your area focus. I was a very academic student, and it was about making the most of the opportunities available to me, to achieve all that I could. Whether it be an individual assessment piece or for an overall subject, striving to be all I could be helped me to push and motivate myself to reach my full potential. Q. What are your career aspirations and what steps are you taking toward these? A. At the moment I’m looking towards becoming a cardiac anaesthetist. I’m taking a gap year to have a break from study and focus on dance, and the following year I’ll start a dual degree of Advanced Science and Law at The Australian National University or The University of Queensland. I’d then complete a Doctorate of Medicine at Harvard University before moving onto medical residency. Q. What will you miss most about school? A. I’ll definitely miss the teachers for their kindness and willingness to put up with all my questions in class. I think it will also take time adjusting to days without the regular school routine with classes and friends.
A. Mum was really excited! She went around the house screaming ‘oh my god’ while I will still just taking it all in. She was really happy, and I think pleased that i have come to the end point of this chapter, I have received the mark, and have made it through to the other side. Q. As a highly proficient and accomplished dancer, how important do you think it is for students to find a study-life balance in Years 11 and 12? What role has dance played in your senior years? A. I think it’s important to have some type of activity that you enjoy throughout high school. Whether it’s playing a sport or a weekly catch up with friends, I’d recommend regularly incorporating time dedicated to something that gets your mind off school. The night before an exam or assignment deadline I’d still study, however, I’d always go to a dance class to help relax some of the stress by focusing my mind on something else. Q. What does All She Can Be mean to you? A. For me, All She Can Be can be applied to
“GLENNIE GIRLS ARE UNAPOLOGETICALLY
THEMSELVES AND EMBRACE OTHERS FOR BEING SO AS WELL. THEY WORK HARD WHEN NECESSARY BUT ARE JUST AS SURE TO HAVE FUN THROUGHOUT EVERY DAY. GLENNIE GIRLS ARE ALL INFLUENTIAL MEMBERS OF THE GLENNIE COMMUNITY AND ALL LEAVE LASTING LEGACIES BEHIND THEM FOR FUTURE GLENNIE GIRLS TO DISCOVER.”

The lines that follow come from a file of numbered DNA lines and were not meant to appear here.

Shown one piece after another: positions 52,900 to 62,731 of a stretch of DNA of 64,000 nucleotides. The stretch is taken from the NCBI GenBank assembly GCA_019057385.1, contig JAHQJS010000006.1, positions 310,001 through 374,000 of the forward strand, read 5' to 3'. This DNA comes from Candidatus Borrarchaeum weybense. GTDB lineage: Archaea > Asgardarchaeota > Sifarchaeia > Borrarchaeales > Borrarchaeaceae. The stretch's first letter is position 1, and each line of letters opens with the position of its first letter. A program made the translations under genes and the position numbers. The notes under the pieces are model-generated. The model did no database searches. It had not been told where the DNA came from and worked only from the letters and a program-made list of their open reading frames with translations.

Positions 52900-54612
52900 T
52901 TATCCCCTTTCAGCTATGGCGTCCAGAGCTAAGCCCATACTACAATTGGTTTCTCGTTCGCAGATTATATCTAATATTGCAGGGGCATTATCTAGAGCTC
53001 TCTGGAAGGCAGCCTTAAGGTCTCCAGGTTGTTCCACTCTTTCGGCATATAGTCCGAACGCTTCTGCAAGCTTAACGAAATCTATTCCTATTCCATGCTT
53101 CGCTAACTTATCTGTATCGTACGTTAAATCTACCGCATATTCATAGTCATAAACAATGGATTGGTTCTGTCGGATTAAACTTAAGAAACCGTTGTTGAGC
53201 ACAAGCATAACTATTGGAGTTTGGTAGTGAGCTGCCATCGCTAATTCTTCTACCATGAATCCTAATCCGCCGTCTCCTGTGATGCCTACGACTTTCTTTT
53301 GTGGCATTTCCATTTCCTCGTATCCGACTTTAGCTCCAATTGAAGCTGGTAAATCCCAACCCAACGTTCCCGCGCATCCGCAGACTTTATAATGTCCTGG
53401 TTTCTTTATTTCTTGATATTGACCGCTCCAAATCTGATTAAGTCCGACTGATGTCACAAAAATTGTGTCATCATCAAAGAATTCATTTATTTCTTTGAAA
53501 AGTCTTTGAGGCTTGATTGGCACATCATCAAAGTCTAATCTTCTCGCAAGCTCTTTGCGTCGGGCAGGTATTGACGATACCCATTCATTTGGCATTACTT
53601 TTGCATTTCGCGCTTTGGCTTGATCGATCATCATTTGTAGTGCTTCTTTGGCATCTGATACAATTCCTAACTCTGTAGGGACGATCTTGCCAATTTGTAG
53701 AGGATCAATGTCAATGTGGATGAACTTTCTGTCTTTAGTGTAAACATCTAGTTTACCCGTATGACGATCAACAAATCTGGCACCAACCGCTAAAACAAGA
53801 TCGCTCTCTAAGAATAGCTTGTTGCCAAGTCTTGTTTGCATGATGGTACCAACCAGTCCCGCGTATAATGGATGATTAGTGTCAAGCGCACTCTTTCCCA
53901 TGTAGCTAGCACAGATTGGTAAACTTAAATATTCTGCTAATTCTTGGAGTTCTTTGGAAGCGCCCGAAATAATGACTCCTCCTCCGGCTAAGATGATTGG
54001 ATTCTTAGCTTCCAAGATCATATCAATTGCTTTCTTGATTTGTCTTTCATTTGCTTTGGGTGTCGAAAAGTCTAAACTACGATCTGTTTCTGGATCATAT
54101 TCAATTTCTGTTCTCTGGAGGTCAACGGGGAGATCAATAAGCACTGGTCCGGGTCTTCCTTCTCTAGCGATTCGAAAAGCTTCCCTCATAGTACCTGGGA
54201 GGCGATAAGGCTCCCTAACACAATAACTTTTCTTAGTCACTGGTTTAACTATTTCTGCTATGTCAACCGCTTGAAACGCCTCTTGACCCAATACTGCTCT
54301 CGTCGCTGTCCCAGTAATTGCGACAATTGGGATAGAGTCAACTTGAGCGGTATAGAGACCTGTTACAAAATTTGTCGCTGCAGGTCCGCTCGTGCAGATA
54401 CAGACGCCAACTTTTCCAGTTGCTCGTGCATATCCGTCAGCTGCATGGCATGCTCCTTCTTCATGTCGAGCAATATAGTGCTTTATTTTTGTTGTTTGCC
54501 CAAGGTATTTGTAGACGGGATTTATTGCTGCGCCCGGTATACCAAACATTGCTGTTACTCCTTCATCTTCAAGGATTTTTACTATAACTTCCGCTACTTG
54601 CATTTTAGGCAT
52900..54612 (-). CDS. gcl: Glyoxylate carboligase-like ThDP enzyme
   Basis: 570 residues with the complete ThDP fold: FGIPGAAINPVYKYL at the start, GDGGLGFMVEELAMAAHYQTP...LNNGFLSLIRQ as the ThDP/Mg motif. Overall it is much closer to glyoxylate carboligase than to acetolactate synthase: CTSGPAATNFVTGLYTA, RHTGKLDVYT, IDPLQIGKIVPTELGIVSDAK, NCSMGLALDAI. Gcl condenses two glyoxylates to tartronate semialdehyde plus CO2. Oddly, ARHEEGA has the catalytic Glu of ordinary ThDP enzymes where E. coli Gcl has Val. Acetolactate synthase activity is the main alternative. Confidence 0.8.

“ ALL SHE CAN BE MEANS STRIVING TO BE THE BEST YOU AND JUST TRYING YOUR BEST IN ALL THAT YOU DO.”
2022 STUDENT VOICE
the best version of yourself and have the opportunity in a warm environment to grow confidence and find your own passions. Q. What was the secret ingredient in achieving your results? A. My main way to achieve results was to stay consistent. I set goals at the start of the year that I wanted to achieve by the end of Year 12 and set smaller goals for each assessment piece along the way as well as planning out my time weeks before due dates to avoid procrastination and being underprepared and having study routines that I could implement to stay consistent. Q. What has been your parents’ response to your development as a student at The Glennie School? A. My parents saw the hours of dedication I put into my school work this year and often said how proud they were of me and helped me wherever they could in terms of picking up my chores around the house so I had a more manageable workload. They have also told me throughout my years at Glennie how proud they were of me in how I have developed as a person and the values I have developed such as confidence, loyalty, and being aware of what I want and the work I put in to achieve it. Q. What does your immediate future hold for you? A. Depending on my ATAR and university offers, I will either be studying at USQ for a year and saving money before transferring courses and universities to Brisbane to study physiotherapy in 2024 or I will move to Brisbane early next year and study my physiotherapy course while working.